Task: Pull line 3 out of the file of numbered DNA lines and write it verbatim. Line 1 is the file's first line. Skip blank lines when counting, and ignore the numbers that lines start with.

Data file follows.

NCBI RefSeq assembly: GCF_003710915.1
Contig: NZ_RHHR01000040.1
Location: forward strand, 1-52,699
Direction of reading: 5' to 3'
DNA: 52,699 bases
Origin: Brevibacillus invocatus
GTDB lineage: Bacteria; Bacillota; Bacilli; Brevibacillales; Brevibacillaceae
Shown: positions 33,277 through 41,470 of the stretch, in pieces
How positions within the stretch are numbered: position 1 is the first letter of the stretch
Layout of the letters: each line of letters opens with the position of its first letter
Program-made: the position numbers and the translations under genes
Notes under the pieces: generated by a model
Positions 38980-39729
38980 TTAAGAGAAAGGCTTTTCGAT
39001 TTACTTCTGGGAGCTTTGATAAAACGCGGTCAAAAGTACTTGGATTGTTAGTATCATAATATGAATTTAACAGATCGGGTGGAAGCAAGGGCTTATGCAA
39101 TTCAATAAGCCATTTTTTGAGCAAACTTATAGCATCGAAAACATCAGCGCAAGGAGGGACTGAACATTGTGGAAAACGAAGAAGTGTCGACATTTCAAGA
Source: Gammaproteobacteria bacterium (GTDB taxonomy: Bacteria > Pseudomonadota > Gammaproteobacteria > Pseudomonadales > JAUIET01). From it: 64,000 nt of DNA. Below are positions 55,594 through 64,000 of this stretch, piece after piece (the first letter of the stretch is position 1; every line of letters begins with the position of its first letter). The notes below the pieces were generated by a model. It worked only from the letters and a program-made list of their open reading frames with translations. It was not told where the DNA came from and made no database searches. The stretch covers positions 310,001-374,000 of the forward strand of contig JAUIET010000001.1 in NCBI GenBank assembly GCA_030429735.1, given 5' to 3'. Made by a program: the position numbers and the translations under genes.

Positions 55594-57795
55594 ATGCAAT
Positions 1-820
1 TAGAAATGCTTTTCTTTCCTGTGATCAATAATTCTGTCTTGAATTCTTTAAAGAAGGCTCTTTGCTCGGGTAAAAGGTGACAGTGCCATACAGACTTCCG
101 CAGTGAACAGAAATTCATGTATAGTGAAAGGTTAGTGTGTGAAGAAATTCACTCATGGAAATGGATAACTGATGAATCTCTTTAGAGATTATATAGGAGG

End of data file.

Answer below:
Location: forward strand, 1-52,699